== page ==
The water was brown and thick with river sediment and there was quite a bit of chop so from our vantage point in the river it was impossible to see the buoy at this stage. After a few strokes most of the field were behind me. There was one other guy off to my right and we weaved our way out through the moored boats next to each other. Once we could see the buoy we headed towards that neck and neck and with no idea how close behind us anyone else was. With the help of the current we made it to the buoy in no time, rounded it and then rather than swim back into the current we both headed off parallel to the beach for a bit so as to get out of the current before heading for the beach. This may have made the swim slightly longer but it made sense with such a strong current and once out of the protection of the breakwater we might even be lucky enough to catch some waves to body-surf back to the beach.

We did indeed have a little help from the surf but not much and we both got to our feet on the sand together. We then ran towards a flag on the beach. Being based in Cornwall, this event is well attended by teams from the various local Surf Life-Saving Clubs. I used to work as a lifeguard on the beaches many years ago and guessed that the young lad next to me was a surf-lifeguard and hopefully a member of a team rather than a soloist. He was quite young (late teens probably) so a ‘whipper-snapper’ in my books and he had the pep and verve of whipper-snapper too.

Running through knee deep water over soft sand is quite an art. It involves a powerful, high knee action, flexible hips and the bounce and energy that only young whipper-snappers have. I used to be quite good at it but I quickly discovered that age and experience are no match for youthful exuberance at this particular activity and he pulled away from me through the shallows and then extended that lead a little through the shallow water back to the swim start point. I took a glance behind me and couldn’t see anyone else emerging from the water yet. We then had to dive back into the water for a second lap.

Taking it slightly easier along the beach paid off as I still had plenty left for a second lap of the swim and by the time we got to the turn buoy at the breakwater I’d caught the ‘whipper-snapper’ back up and we rounded the buoy together. (His actual name was either Rhys, Noah, David or Keiran by the way and he was indeed part of a team). I then pulled out a bit of a lead over him on the swim back to the beach and emerged out of the water in first place. He caught me up during the run through the shallows again though and commented on how tough the swim had been as he did so. I asked if he was doing it all and he said that he was just doing the swim and then he decided that the thing to do at this stage was to fist bump his fellow competitor. I’m assuming it was as a sign of admiration for the sporting prowess displayed by a worthy opponent. I reciprocated with a fist bump back – ‘coz I’m down with the kids like that! We then ran across the beach, over a little bridge up along a tramway, up a flight of steps and then 400 metres along the quayside to the transition area.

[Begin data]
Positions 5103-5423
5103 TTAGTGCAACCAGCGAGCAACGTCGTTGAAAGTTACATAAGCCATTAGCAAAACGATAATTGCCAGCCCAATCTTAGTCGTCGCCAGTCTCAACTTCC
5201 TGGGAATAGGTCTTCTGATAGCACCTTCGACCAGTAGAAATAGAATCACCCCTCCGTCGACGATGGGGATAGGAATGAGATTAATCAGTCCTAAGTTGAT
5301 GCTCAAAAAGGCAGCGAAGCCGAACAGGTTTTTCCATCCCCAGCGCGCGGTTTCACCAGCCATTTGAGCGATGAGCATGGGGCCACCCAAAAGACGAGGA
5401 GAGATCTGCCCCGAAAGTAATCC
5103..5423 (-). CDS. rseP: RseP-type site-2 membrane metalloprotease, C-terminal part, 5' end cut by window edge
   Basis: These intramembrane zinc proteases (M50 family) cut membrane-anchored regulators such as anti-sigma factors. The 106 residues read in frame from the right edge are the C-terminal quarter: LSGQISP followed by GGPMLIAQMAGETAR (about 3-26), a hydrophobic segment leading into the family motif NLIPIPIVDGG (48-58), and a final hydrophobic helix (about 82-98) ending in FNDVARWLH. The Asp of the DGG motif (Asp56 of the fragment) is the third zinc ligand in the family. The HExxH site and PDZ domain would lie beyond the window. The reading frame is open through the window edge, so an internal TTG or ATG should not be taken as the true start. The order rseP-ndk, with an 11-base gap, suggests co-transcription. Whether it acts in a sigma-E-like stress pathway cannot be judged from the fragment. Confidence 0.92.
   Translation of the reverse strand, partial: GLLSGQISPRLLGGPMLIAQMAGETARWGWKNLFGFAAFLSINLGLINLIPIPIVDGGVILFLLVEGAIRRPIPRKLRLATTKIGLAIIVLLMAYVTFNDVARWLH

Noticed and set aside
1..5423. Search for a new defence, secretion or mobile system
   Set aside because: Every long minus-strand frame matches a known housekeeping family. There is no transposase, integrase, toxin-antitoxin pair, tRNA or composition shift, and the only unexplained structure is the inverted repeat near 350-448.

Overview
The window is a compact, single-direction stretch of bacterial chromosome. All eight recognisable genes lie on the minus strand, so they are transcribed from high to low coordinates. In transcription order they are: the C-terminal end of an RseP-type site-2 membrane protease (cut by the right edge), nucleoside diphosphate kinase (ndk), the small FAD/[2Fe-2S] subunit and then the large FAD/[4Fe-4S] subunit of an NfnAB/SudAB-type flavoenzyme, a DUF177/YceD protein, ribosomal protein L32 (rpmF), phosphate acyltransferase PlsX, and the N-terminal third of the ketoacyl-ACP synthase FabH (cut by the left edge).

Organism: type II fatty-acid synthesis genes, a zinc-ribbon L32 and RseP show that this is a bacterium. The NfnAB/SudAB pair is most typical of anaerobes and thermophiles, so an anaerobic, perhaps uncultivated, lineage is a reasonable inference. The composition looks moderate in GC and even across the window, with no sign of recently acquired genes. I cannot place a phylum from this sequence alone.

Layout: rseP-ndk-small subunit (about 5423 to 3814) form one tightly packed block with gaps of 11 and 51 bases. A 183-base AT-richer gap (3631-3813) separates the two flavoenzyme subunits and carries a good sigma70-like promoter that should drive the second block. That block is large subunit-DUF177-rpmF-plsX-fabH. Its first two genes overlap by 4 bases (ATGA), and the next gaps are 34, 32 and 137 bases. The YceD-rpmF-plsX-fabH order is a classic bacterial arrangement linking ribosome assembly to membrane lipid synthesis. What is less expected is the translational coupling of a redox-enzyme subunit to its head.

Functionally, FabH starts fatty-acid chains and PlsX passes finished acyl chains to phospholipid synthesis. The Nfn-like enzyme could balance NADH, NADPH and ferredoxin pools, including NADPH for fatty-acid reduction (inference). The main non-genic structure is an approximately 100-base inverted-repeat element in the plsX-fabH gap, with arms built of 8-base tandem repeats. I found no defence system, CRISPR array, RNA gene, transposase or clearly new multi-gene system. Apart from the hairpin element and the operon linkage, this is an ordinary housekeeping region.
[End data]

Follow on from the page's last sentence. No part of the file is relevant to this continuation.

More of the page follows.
I started taking my wetsuit off during this run which allowed the whipper-snapper to pull out a bit of a lead as he didn’t have to take his wetsuit off, nor did he have to do anything else after this run. Once in transition all he had to do was tag his team-mate who was waiting ready to head off on his bike and his job was done. I on the other hand had to take off my wetsuit, put on my helmet, get my bike and then head off onto the bike course whilst getting my shoes on. Needless to say the team ahead extended their lead further but I was second out onto the road.

The Swim

The Swim

The Bike

Yep, it was the bike section next – a slightly unusual order for a quadrathlon so I had to concentrate to make sure I was doing the right thing. The bike course turned right off the quayside onto the coast road and up a hill out of Bude. The traffic lights that had been mentioned in the briefing were on green so there was no need for me to cut inside of the cones and I could ride straight through them. The road then climbed up through Upper Lynstone and passed the campsite I had stayed at the night before. It then crested the brow at Upton and undulated its way along the exposed coast towards Widemouth.

I could see the guy ahead of me and I was catching him fast. I was just about to overtake him and move into first place but before I did so someone else overtook me. I then overtook the early leader and was still in second place. During the climb out of Widemouth Bay I actually started catching the guy who had just overtaken me again but we then turned right onto the narrow coast road towards Millook and were greeted with the first of the tricky descents. I was really cautious down this, on the brakes the whole way and teetering around the slippery corners. The gap between me and the leader increased on this descent but once again I clawed some of it back on the steep climb that followed. Before I closed the gap though we were once again descending down and even steeper hill into Millook. Once again I was extra careful and slow on this descent and lost sight of the leader on the road.